Newport Grand Slots, owned by Twin River Management Group, is now one step closer to moving north near the Massachusetts border. The Rhode Island General Assembly passed a bill Thursday to put a proposed Tiverton casino, aka Newport Grand Slots, on the November ballot.
According to Matt O’Brien of the Associated Press, “if voters in Tiverton and statewide approve the casino in November, the state would get 15.5 percent of proceeds from table games and 61 percent from video machines. The town of Tiverton, which has fewer than 16,000 people, would also keep a portion and be guaranteed at least $3 million a year, with the state picking up for any shortfall.”
Sounds like a good deal for both Twin River Casino and Tiverton. TW is worried that Plainridge Park Casino, and future Massachusetts Casino Projects close to them in Taunton, Brockton and even Everett will cut into their piece of “gambling revenue pie,” with good reason. Plainridge, while beginning to improve and increase it’s monthly revenue, has not yet been the threat that was expected. But if Twin River Management Group is able to move Newport Grand to Tiverton, they might be able to compete better. I’m eager to find out how TR does being the inside of “Mega-Casino sandwich” – between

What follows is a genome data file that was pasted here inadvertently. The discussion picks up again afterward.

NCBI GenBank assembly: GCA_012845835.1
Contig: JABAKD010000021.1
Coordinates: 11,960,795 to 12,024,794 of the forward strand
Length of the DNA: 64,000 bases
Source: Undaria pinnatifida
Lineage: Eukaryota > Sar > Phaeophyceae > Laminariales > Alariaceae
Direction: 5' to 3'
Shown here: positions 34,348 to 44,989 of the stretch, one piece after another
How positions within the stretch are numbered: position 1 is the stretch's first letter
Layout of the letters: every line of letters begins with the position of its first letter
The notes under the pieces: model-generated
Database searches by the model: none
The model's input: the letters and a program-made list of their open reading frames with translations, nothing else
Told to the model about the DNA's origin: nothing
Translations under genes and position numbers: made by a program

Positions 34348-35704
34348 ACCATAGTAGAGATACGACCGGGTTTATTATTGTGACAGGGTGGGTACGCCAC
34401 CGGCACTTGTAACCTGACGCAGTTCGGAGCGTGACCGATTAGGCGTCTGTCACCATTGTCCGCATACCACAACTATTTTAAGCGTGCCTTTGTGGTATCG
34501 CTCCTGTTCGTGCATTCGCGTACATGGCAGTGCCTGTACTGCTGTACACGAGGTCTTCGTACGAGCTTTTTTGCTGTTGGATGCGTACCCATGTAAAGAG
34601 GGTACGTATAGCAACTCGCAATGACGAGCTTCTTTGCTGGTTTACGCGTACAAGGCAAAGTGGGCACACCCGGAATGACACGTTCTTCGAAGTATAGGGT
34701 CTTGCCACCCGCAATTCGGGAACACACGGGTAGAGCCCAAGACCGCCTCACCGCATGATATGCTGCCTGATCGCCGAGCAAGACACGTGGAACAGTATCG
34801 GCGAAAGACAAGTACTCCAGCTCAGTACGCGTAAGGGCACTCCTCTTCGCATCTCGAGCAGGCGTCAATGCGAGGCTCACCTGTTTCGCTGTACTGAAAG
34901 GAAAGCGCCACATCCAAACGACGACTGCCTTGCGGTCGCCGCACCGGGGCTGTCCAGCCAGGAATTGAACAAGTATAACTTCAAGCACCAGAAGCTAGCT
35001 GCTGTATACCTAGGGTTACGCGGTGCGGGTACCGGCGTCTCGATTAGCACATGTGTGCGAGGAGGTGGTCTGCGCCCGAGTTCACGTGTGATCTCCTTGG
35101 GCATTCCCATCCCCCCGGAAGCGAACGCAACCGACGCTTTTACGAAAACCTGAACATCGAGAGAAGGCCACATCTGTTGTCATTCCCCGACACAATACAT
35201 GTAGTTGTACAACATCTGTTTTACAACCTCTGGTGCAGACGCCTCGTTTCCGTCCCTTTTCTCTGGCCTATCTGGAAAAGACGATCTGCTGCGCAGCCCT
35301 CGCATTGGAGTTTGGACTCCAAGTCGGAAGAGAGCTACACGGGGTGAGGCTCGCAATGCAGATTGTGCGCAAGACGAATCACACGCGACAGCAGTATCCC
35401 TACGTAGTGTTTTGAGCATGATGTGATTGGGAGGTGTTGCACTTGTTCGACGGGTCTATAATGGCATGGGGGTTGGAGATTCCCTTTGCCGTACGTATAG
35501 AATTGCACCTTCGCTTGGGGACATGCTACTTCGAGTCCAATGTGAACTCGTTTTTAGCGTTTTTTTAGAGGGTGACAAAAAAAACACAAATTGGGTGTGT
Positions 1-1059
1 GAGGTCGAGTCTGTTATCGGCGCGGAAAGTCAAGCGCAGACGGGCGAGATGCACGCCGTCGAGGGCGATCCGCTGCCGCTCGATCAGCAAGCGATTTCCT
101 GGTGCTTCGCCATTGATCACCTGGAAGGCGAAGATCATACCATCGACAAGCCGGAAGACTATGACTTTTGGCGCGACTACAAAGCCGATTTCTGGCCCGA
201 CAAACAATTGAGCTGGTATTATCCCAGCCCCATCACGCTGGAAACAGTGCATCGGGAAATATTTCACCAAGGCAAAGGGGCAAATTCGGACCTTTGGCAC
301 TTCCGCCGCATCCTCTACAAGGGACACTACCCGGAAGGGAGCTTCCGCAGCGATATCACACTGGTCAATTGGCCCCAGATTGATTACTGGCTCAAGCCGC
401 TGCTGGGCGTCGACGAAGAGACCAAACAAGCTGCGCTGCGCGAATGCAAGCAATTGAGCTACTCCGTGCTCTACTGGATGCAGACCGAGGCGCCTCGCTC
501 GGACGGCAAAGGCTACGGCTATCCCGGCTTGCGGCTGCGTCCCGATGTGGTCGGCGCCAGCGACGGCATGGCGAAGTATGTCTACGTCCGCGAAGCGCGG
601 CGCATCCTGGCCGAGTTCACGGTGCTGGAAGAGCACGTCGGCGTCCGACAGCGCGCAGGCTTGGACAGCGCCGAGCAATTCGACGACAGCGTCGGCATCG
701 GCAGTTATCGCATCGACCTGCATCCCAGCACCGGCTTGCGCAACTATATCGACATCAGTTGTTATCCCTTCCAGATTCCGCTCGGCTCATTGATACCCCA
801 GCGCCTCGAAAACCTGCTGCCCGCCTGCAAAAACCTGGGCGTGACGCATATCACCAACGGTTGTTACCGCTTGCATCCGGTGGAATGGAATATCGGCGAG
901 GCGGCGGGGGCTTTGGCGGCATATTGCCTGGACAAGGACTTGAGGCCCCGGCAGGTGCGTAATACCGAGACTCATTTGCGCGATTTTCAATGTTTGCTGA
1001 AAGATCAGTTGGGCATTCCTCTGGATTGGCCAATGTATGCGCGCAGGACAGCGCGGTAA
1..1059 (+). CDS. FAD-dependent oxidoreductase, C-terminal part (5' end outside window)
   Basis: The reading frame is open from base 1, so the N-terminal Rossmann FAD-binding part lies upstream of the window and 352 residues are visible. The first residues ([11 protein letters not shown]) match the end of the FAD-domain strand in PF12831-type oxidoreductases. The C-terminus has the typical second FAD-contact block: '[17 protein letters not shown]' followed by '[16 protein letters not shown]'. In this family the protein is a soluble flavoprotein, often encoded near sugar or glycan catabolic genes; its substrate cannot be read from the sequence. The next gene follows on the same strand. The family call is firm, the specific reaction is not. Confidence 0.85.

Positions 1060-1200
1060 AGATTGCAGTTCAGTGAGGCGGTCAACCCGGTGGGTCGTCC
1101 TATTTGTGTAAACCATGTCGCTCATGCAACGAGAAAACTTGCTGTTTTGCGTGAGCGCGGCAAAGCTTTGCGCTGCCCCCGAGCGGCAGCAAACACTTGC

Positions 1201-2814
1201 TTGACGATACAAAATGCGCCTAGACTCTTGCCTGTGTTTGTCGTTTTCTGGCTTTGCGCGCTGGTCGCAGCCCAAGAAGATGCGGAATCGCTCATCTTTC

Connecticut Foxwoods & Mohegan Sun, and the Mashpee’s “First Light” project in Taunton (if litigation doesn’t hold them up for years) and Wynn Everett (if litigation doesn’t continue to stop Steve Wynn’s progress).
While there are the usual anti-casino push-backs expected, Rhode Island is highly dependent on the revenue from gaming. While it may not be the best way to make predictable income for roads, schools, etc., moving
Newport Grand will help the Ocean State quicker than searching for a new source of revenue. The “evils” of gambling may have to be weathered or the small window of gambling courtship over the Massachusetts line will close quickly by 2018.
An editorial in the Providence Journal summed it up well by saying, “First, the proposed location — off Route 81 and just a few hundred yards from the Massachusetts border — is easily accessible and appears to be an outstanding one, much better than Newport. Second, according to Twin River’s estimates, the new facility could generate some $70 million a year for the state, if no competing casinos were built in Massachusetts. Even if there were a competing casino, the state would take in about $47 million a year — far more than the fading Newport Grand now produces. And it makes business sense for Twin River to run two casinos in the area, employing economies of scale.”
NETG says “Build it – before it’s too late.”